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Latvia Travel Guide
Latvia is one of the most interesting places in the northern Europe, hidden away from the world for more than half a century, under the Soviet occupation. Everything that characterizes Latvia consists of contrasts – the buildings, landscape, people, customs and experiences. Surprises show up at every corner, from small coffee shops to ballet performances and opera.
The territory where Latvia is today was a circulation area for Vikings from Norway, to Russia and Central Europe, thousands years ago. History shows up at every step, from old churches in Riga, to the KrimuldaChurch, 800 years old, located east of Riga. Don’t forget to ask what events are going to take place during your visit in this country. You may have the occasion to assist in traditional festivities, diverse cultural events and entertainment shows, all over the year.
If you get away from Riga or any other big city, you’ll soon discover Latvia’s landscape and countryside. A large part of these territories are not inhabited, or maybe they were never explored. You have the opportunity to cross over forests, flowery fields, wide coastline, small hills and beautiful lakes. You can pick from a variety of tours and trips. You can spend even a few weeks near a lake or a river, far away from the city noises.
Latvia's Tourist Attractions
Look after the locks that were left behind by fresh married couples on the bridges in Riga. They symbolize eternal love.
- Relax in the Sigulda resort, on river Gauja’s banks. In the national park located here you can see the TuraidaCastle from the 13th century and a park with sculptures, where the traditional tales were eternalized in stones.
- Admire the flora and fauna from the regions of Kurzeme, Latgale and Vidzeme, also wonderful for hiking.
- Slow down you life rhythm in enchanting villages life Bauska, Cesis, Kolka and Talsi.
- Watch various species of birds in the marshes and agrarian fields in Latvia, which attract an unusual number of birds, some of them being very rare in other corners of Europe.
- Visit the castles with big parks like Rundale and Jelgava, built in the 17th century by aristocrats from the region of Zemgale.
- Taste the rural life in the open air EthnographyMuseum. Founded in 1924, it’s one of the oldest in Europe.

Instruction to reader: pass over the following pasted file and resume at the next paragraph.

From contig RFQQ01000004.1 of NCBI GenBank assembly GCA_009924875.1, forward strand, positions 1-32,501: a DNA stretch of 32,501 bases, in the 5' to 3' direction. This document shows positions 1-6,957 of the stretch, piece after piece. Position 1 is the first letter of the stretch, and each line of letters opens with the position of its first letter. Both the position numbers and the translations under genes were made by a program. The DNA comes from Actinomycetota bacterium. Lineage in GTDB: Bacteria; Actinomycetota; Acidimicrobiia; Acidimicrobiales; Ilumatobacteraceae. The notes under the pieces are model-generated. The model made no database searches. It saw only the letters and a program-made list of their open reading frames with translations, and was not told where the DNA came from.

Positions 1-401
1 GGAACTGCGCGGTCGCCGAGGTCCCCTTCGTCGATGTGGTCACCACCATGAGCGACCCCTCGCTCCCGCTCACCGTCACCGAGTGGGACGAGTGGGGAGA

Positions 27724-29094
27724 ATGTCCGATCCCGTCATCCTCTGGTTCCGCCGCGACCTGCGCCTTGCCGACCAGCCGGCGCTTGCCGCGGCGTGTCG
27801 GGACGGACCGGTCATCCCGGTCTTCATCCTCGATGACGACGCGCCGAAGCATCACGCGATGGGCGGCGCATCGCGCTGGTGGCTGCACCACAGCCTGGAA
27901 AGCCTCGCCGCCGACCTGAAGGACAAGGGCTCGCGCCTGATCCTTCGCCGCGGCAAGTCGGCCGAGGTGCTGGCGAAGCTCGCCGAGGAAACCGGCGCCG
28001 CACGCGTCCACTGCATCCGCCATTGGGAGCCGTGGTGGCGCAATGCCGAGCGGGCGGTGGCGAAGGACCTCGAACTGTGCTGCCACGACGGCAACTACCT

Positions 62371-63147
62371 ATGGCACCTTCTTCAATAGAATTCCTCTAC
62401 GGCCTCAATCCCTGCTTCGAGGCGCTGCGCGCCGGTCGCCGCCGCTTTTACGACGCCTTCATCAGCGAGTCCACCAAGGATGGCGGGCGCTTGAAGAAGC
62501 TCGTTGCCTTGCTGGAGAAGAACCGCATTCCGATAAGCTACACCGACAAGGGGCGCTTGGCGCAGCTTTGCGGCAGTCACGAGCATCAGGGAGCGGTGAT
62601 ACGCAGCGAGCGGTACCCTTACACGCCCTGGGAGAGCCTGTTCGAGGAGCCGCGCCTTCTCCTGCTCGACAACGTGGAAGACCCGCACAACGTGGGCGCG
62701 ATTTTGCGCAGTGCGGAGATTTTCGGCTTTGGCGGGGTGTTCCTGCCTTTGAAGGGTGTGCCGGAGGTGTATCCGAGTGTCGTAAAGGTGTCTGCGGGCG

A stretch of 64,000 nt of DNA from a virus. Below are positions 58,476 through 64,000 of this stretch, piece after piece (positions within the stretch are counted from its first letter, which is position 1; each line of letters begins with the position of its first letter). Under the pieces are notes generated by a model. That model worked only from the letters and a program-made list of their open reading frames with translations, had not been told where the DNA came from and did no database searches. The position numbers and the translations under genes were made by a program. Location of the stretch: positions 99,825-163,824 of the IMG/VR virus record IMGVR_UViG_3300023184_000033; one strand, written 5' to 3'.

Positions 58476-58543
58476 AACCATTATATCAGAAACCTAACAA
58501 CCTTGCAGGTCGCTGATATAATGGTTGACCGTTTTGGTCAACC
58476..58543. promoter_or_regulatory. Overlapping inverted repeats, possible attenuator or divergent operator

- Explore the capital city of Riga and admire the cultural and historical wealth reflected in the remarkable diversity of architectural styles. The city center contains the most beautiful group of Art Nouveau buildings in Europe.
- Enjoy a picnic near the highest waterfall in Latvia, at Kuldiga, on the river Venta’s banks.
- Go to Jurmala, the biggest Baltic resort, with a huge sandy beach.
- In the national parks like Gauja and Kemeri you can go hiking and admire the rich flora and fauna.
- Discover the pagan and Christian traditions in the Latgale region. Listen to the unusual dialect of the Lettigale language.
Latvia’s specialties are meat pates (kotletes), cabbage soup (skabu kapostu), pastry dough stuffed with strawberries (Alexander Torte) and pates with bacon and onion (piragi). The national beverages are the Black Balsam, a thick black liquid with alcohol, kvass, a refreshing drink, and the spritzer made out of wine and mineral water.
The tribes on the Baltic Sea coast were conquered in the 13th century by the German knight order The Sword Brotherhood, who had the mission to conquer and convert to Christianity the Baltic region. The region was part of Livonia until 1561, and in 1562 it was conquered by Poland. From 1629 to 1721 the region was occupied by Swedish, and from 1721 from 1918 Latvia was ruled by Russia. The Russian Revolution in 1917 created the opportunity for freedom, and Latvia declared its independence on 18 November 1918. The Republic lasted a little over 20 years; it was occupied by Russian troops in 1939 and annexed to the Soviet Union. Of the 70.000 Jews that were living in Latvia, 95% were massacred in the Second World War.
When the political coup in 1991 against the president Mikhail Gorbachev failed, the Baltic nations found the opportunity to separate from the Soviets, in 1991 Lithuania, Estonia and Latvia declaring their independence. Because the Latvians identity had been oppressed by foreign rulers, the new republic created strict laws, limiting the citizenship to Latvian ethnics and the ones that inhabited the country before the Soviet rule. This way, approximately 452.000 of Russian ethnics didn’t receive citizenship. In 2004 Latvia became a member of NATO and the European Union.
What You Should Know
A hand shake is the most common form of saluting. The Latvians are a rather antisocial nation, but this doesn’t mean they are not hospitable. The best time to visit Latvia is from June to September, when it’s warm and the food can be found in a large diversity. January and February are the coldest months, and the autumn is rainy.